The variation of the posterior corneal radius alone is not enough in itself to explain the refractive shift or the IOL calculation error observed in DMEK.
If the anterior radius decreases after DMEK, the cornea is more powerful and a myopic shift occurs.
If the anterior radius increases after DMEK, the cornea is less powerful and an hyperopic shift occurs.‌

Is it possible to predict the variation in anterior corneal radius and/or the post-DMEK anterior/posterior ratio ?

DIRS can't be prevented : the corneal power will always be modified by DMEK surgery. By contrast, DICE could theoretically be avoided (by correcting the IOL calculation) if its underlying mechanisms were clearly understood.

Flatter and more oblate posterior corneal surfaces, as well as a higher posterior to anterior corneal curvature radii ratio have been cited as DIRS or DICE risk factors (8,15,16).

In a recent study (17), we did not find any strong predictor for DIRS or DICE. However, we found, like Schoenberg et al. (14), a lower variation of the ARC measured before and after DMEK when using a Scheimpflug camera, compared to the measurement obtained with the IOLMaster. Could the "variation" in ARC be partly explained by an ARC measurement error made by our biometers, which could be lowered by using the ARC measured by Scheimpflug camera in our IOL formulas ?


  • DIRS is the DMEK-induced variation in corneal power, observed in DMEK single procedure, which can't be avoided. Any anterior or posterior corneal radius modification induces a DIRS. It is not preventable.
  • DICE is the IOL calculation error induced by modifications/measurement errors of the ARC, and/or non-physiological post-DMEK posterior corneal radii. Any anterior corneal radius modification induces a DICE, but, unlike DIRS, posterior corneal radius modifications are involved in DIRS only when this radius is non-physiological after DMEK. It is theoretically preventable.
  • It could be wise to aim for a more myopic target when the posterior corneal surface is very flat and oblate. The ARC value measured using the Pentacam device should be preferred to the ARC value obtained using a biometer. However, no strong DICE predictor has been found to date.

References :

  1. Melles GR. Posterior lamellar keratoplasty: DLEK to DSEK to DMEK. Cornea. 2006 Sep;25(8):879-81.
  2. Dunker SL, Veldman MHJ, Winkens B, van den Biggelaar FJHM, Nuijts RMMA, Kruit PJ, Dickman MM; Dutch Cornea Consortium. Real-World Outcomes of DMEK: A Prospective Dutch registry study. Am J Ophthalmol. 2021 Feb;222:218-225.
  3. Price MO, Giebel AW, Fairchild KM, Price FW Jr. Descemet's membrane endothelial keratoplasty: prospective multicenter study of visual and refractive outcomes and endothelial survival. Ophthalmology. 2009
  4. Agha B, Ahmad N, Dawson DG, Kohnen T, Schmack I. Refractive outcome and tomographic changes after Descemet membrane endothelial keratoplasty in pseudophakic eyes with Fuchs' endothelial dystrophy. Int Ophthalmol. 2021 Aug;41(8):2897-2904.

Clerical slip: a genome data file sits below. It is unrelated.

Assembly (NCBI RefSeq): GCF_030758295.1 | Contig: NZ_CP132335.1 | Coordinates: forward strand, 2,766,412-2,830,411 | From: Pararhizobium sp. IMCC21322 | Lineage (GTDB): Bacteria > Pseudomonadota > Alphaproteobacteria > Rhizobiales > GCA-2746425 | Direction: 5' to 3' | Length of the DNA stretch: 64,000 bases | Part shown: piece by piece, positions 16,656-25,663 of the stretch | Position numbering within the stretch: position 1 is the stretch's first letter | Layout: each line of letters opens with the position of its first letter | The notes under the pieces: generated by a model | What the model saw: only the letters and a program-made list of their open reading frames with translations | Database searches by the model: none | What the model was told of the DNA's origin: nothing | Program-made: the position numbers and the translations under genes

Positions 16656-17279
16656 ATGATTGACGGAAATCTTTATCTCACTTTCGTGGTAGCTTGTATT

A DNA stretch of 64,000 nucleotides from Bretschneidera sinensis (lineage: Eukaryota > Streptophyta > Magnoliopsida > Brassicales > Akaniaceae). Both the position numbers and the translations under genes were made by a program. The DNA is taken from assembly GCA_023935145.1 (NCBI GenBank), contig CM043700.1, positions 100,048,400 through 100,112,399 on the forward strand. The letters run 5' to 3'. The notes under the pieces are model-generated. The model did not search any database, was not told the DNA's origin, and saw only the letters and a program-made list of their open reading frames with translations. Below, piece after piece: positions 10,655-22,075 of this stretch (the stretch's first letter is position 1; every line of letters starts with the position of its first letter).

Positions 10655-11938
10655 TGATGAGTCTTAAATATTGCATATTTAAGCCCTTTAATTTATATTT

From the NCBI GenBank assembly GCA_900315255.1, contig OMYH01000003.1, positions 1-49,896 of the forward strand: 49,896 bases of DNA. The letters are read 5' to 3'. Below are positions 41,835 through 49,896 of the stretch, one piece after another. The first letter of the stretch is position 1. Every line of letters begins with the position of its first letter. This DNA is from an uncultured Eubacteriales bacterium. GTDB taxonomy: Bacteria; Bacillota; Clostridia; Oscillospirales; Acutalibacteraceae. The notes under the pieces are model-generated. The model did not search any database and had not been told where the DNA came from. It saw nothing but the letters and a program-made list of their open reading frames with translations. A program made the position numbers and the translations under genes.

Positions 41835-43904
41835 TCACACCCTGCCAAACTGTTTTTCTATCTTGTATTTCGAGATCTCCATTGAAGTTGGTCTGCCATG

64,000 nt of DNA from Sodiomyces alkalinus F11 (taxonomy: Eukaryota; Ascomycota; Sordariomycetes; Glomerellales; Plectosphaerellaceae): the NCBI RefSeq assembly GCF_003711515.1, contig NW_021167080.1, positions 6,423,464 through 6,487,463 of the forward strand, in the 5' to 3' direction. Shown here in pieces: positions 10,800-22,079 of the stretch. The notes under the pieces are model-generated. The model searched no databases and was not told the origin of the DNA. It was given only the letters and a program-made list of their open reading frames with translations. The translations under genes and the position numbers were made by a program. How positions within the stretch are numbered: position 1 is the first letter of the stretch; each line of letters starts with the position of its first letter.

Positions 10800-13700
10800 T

5. Ham L, Dapena I, Moutsouris K, Balachandran C, Frank LE, van Dijk K, Melles GR. Refractive change and stability after Descemet membrane endothelial keratoplasty. Effect of corneal dehydration-induced hyperopic shift on intraocular lens power calculation. J Cataract Refract Surg. 2011 Aug;37(8):1455-64.
  6. Alnawaiseh M, Rosentreter A, Eter N, Zumhagen L. Changes in Corneal Refractive Power for Patients With Fuchs Endothelial Dystrophy After DMEK. Cornea. 2016 Aug;35(8):1073-7.
  7. Arnalich-Montiel F, Mingo-Botín D, Diaz-Montealegre A. Keratometric, Pachymetric, and Surface Elevation Characterization of Corneas With Fuchs Endothelial Corneal Dystrophy Treated With DMEK. Cornea. 2019;38:535-541.
  8. Cheung AY, Chachare DY, Eslani M, et al. Tomographic changes in eyes with hyperopic shift after triple Descemet membrane endothelial keratoplasty. J Cataract Refract Surg. 2018;44:738-744.
  9. Parker J, Dirisamer M, Naveiras M, et al. Outcomes of Descemet membrane endothelial keratoplasty in phakic eyes. J Cataract Refract Surg. 2012;38:871-877.
  10. van Dijk K, Ham L, Tse WHW, et al. Near complete visual recovery and refractive stability in modern corneal transplantation: Descemet membrane endothelial keratoplasty (DMEK). Cont Lens Anterior Eye. 2013;36:13-21.
  11. van Dijk K, Rodriguez-Calvo-de-Mora M, van Esch H, et al. Two-Year Refractive Outcomes After Descemet Membrane Endothelial Keratoplasty. Cornea. 2016;35:1548-1555.
  12. Augustin VA, Weller JM, Kruse FE, Tourtas T. Refractive Outcomes After Descemet Membrane Endothelial Keratoplasty + Cataract/Intraocular Lens Triple Procedure: A Fellow Eye Comparison. Cornea. 2021 Jul 1;40(7):883-887
  13. Bae SS, Ching G, Holland S, McCarthy M, Ritenour R, Iovieno A, Yeung SN. Refractive Outcomes of Descemet Membrane Endothelial Keratoplasty Combined With Cataract Surgery in Fuchs Endothelial Dystrophy. J Refract Surg. 2020 Oct 1;36(10):661-666.
  14. Schoenberg ED, Price FW Jr, Miller J, et al. Refractive outcomes of Descemet membrane endothelial keratoplasty triple procedures (combined with cataract surgery). J Cataract Refract Surg. 2015;41:1182-1189.
  15. Fritz M, Grewing V, Böhringer D, et al. Avoiding Hyperopic Surprises After Descemet Membrane Endothelial Keratoplasty in Fuchs Dystrophy Eyes by Assessing Corneal Shape. Am J Ophthalmol. 2019;197:1-6.
  16. Diener R, Eter N, Alnawaiseh M. Using the posterior to anterior corneal curvature radii ratio to minimize the risk of a postoperative hyperopic shift after Descemet membrane endothelial keratoplasty. Graefes Arch Clin Exp Ophthalmol. January 2020.
  17. Debellemanière G, Ghazal W, Dubois M, et al. Descemet Membrane Endothelial Keratoplasty–Induced Refractive Shift and Descemet Membrane Endothelial Keratoplasty–Induced Intraocular Lens Calculation Error. Cornea 2022.